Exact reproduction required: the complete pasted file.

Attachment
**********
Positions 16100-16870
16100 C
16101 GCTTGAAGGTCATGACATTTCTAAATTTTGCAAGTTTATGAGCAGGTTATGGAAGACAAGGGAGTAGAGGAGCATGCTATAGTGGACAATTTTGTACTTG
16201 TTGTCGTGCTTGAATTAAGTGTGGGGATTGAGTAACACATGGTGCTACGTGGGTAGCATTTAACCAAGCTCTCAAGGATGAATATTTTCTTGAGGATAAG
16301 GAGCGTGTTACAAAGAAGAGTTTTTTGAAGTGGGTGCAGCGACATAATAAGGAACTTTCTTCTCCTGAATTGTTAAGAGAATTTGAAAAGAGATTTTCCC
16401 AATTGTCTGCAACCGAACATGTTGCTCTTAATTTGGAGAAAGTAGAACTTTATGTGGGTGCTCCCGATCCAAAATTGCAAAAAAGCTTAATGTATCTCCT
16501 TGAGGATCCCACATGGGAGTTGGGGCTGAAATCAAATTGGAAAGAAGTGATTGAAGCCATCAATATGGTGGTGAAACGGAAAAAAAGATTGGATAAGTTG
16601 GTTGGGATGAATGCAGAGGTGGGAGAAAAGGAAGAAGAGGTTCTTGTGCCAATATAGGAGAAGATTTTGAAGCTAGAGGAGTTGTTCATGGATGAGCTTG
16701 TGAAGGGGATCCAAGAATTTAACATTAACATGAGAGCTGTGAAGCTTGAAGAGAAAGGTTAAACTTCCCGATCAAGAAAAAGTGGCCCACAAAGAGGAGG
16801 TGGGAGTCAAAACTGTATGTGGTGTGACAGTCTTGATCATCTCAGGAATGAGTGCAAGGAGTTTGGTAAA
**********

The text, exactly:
Positions 16100-16870
16100 C
16101 GCTTGAAGGTCATGACATTTCTAAATTTTGCAAGTTTATGAGCAGGTTATGGAAGACAAGGGAGTAGAGGAGCATGCTATAGTGGACAATTTTGTACTTG
16201 TTGTCGTGCTTGAATTAAGTGTGGGGATTGAGTAACACATGGTGCTACGTGGGTAGCATTTAACCAAGCTCTCAAGGATGAATATTTTCTTGAGGATAAG
16301 GAGCGTGTTACAAAGAAGAGTTTTTTGAAGTGGGTGCAGCGACATAATAAGGAACTTTCTTCTCCTGAATTGTTAAGAGAATTTGAAAAGAGATTTTCCC
16401 AATTGTCTGCAACCGAACATGTTGCTCTTAATTTGGAGAAAGTAGAACTTTATGTGGGTGCTCCCGATCCAAAATTGCAAAAAAGCTTAATGTATCTCCT
16501 TGAGGATCCCACATGGGAGTTGGGGCTGAAATCAAATTGGAAAGAAGTGATTGAAGCCATCAATATGGTGGTGAAACGGAAAAAAAGATTGGATAAGTTG
16601 GTTGGGATGAATGCAGAGGTGGGAGAAAAGGAAGAAGAGGTTCTTGTGCCAATATAGGAGAAGATTTTGAAGCTAGAGGAGTTGTTCATGGATGAGCTTG
16701 TGAAGGGGATCCAAGAATTTAACATTAACATGAGAGCTGTGAAGCTTGAAGAGAAAGGTTAAACTTCCCGATCAAGAAAAAGTGGCCCACAAAGAGGAGG
16801 TGGGAGTCAAAACTGTATGTGGTGTGACAGTCTTGATCATCTCAGGAATGAGTGCAAGGAGTTTGGTAAA